The joy of modern day sampling means that every producer with a computer can have access to a beautiful orchestra – but what sets your music apart from everything else? The answer can be as simple as control. Control over articulations, control over style and dynamics, control over the sounds. If your creative workflow isn’t intuitive or clean, then your music will never flourish. This includes tactile access to articulations, volumes, expressions and styles – so the question is… What’s the best controller to allow this? Here’s our top 5:
1: Komplete Kontrol s61/88
The beauty of the Native Kontrol Standard is the reason that the Komplete Kontrol series comes out on top. This deep rooted integration with hundreds of sound libraries and virtual instruments gives you full control over their parameters – meaning that you’re only a touch away from writing in the perfect automation – whether it’s volume or articulation. With colour coded keys to mirror the active octaves in Kontakt 5 and Kontakt 5 Player, you can make sure that every note means exactly what you need it to mean. The s88 comes with weighted keys, which most people (especially pianists) will prefer to play on. Find out more
2: Roli Seaboard Rise 49
The only 49 key keyboard on this list, and coming in at just under £1000 it had better have a good reason to be here. Luckily, the Roli Seaboard Rise 49 delivers in abundance as a purely expressive musical instrument. The Seaboard Rise will certainly take time to adjust to playing with it’s spongey, almost alien, texture, it’s certainly a learning curve. However, the adjustment is well worth the rewards. Pitch bend, aftertouch, velocity and volume control are all controlled from the pressure and position of your fingers on the keys. It comes with it’s own soundbank, DAW integration and MIDI learning, so that you can attribute every movement to just about any control you want. This video shows the Seaboard Rise in action with ProjectSAM Symphobia virtual instrument.
3: M-Audio Hammer 88
This one’s for the player. It’s getting as close as possible to a hammer action piano without going all out for a digital piano (or God forbid, a real one)! If you’re a pianist that is looking for a good surface to wholly capture your performance, then the M-Audio Hammer 88 is the closest you’ll get to playing the real thing. It’s light on extra features, so if you’re after a control surface then this isn’t the one for you – but if you’re looking for a clean set of piano keys, then look no further. There aren’t any extra controls to speak of, nothing more than a couple of wheels for pitch bend and modulation, however it does come with a several premium software programs and it’s own software editor, and supports multiple keyboard zones for layering and splitting instrument voices.
4: Behringer Motor61
A personal pet peeve of mine has always been un-motorised faders. What is the point?! Behringer has come to the ring with the Motor61 keyboard. Bringing semi-weighted keys, 9 motorised faders, 8 rotary encoders, 8 performance pads and a DAW control surface, it’s a serious contender to be your central midi controller. Whilst it won’t be at the top in terms of play-ability, it more than makes up for it in tactile controls and on-the-fly automation writing. Performance pads give you the perfect triggers for orchestral stabs and percussion tracks, whilst the motorised faders are perfect for adjusting individual instruments, and whole sections volumes while you play! The encoders can also be assigned to volume, as well as other automations such as vibrato and flutter, so you should never have to open the plugin window when you want to write in your articulations.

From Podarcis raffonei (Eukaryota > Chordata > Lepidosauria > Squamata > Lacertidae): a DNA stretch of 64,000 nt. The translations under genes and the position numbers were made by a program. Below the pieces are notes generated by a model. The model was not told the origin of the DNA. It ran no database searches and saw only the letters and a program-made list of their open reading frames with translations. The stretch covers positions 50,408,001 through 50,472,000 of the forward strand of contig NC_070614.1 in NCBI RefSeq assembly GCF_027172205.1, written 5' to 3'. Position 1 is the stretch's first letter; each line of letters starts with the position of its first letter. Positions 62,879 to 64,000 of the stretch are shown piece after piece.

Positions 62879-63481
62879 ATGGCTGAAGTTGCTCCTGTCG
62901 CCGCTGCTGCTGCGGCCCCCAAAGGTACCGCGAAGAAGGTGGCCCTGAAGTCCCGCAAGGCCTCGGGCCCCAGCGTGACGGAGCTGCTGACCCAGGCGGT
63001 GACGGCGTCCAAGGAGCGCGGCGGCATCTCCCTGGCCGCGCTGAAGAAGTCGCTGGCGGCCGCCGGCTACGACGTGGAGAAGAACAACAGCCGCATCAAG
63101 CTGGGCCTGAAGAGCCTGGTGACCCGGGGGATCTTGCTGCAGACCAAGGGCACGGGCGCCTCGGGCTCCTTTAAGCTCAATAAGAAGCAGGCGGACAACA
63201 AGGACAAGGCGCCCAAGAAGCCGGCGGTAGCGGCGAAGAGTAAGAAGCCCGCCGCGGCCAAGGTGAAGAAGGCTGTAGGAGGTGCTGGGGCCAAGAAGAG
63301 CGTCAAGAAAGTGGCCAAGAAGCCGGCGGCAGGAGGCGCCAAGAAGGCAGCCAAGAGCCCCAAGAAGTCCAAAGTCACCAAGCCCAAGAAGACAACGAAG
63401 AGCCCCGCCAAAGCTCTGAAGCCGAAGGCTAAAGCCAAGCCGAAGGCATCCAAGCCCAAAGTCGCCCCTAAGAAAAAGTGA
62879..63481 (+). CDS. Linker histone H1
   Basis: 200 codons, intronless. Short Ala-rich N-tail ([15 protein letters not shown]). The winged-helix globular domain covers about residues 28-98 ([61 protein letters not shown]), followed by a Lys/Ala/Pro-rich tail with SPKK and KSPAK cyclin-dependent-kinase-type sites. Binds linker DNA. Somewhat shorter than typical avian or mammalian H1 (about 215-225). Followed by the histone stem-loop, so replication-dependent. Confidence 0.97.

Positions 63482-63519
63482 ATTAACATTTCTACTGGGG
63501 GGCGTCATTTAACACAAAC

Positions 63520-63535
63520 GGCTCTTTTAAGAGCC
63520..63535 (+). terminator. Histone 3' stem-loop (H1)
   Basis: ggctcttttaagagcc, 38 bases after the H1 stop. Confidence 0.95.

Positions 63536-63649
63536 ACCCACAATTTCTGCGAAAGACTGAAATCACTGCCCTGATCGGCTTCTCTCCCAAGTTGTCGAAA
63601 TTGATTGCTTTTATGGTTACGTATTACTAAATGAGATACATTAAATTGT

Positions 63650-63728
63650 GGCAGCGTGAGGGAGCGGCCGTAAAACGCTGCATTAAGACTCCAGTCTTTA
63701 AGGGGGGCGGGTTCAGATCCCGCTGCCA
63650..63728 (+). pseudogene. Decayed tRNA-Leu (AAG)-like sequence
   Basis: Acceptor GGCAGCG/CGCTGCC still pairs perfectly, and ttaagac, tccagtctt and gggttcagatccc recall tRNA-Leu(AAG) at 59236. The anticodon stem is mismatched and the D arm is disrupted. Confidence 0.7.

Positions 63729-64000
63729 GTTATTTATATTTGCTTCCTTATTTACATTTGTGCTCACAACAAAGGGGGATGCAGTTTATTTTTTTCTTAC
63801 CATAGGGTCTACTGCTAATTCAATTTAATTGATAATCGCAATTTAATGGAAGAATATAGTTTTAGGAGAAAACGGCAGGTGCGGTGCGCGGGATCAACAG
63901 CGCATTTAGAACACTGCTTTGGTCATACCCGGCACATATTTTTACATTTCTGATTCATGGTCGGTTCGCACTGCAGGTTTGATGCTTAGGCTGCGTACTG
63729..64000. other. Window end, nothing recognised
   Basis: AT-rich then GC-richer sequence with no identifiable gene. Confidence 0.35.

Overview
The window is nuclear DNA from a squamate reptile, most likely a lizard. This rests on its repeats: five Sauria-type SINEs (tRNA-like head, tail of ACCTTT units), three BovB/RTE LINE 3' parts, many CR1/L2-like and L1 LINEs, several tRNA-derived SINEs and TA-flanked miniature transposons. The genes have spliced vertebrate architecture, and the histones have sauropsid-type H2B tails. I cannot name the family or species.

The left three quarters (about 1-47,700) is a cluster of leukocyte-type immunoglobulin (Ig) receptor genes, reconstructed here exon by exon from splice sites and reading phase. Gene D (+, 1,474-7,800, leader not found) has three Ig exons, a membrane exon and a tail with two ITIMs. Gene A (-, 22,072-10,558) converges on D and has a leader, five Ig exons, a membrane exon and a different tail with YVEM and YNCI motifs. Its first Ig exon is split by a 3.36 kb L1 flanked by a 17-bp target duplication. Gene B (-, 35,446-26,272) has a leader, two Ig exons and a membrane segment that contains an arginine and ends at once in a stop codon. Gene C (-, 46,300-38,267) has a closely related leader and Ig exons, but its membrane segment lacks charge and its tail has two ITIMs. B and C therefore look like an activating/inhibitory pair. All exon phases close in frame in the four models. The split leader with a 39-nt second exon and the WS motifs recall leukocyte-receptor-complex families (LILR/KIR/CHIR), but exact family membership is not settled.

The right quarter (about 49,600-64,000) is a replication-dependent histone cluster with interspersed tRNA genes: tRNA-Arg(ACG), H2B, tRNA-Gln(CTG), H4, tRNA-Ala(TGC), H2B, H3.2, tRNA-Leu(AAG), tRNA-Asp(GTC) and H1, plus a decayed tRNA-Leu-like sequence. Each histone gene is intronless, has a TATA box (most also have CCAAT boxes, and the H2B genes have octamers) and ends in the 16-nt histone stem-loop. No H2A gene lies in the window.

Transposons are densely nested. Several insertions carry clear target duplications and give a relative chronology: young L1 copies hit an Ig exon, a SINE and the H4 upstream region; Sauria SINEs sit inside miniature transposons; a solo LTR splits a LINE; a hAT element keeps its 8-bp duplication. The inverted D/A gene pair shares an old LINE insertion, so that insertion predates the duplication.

5: Panorama P6
The tweaker’s dream comes full DAW integration for most major players. It’s available in both 49 and 61 key formats, however I’d suggest going for the extra keys when working on orchestral projects, you’ll be glad of the extra space! Many controllers can be confusing or difficult to map when trying to optimise your workflow, but the Panorama P6 comes with a 3.5” display that will give you all of the information you need when programming midi assignments. If you’re still doubting the amount of control – check out the tech specs: 16 encoders, 9 45mm faders, 1 100mm motorized ALPS fader, 10 LED buttons, 28 buttons, 12 pads each with strike and pressure component, foot switch jack, expression pedal jack, keyboard after touch, pitch bend and modulation wheels gives you immediate control of up to 93 parameters at any one time.
All in all, what matters is that your workflow is optimised and creative. Any control surface or MIDI keyboard can do the job – but these are the 5 keyboards that will let you focus on performing your music, not just writing it. They also give you the tools to maximise the impact that your music has with the access they give you to tactile mixing and automation controls. Your orchestra will only sound as good as the nuance that you give it, so if you have the opportunity to use hands-on controls to fine tune your music then it’s going to speed up your work, and sound more authentic because of it.
Do you produce orchestral music? What MIDI keyboard are you using? Leave a comment to let us know!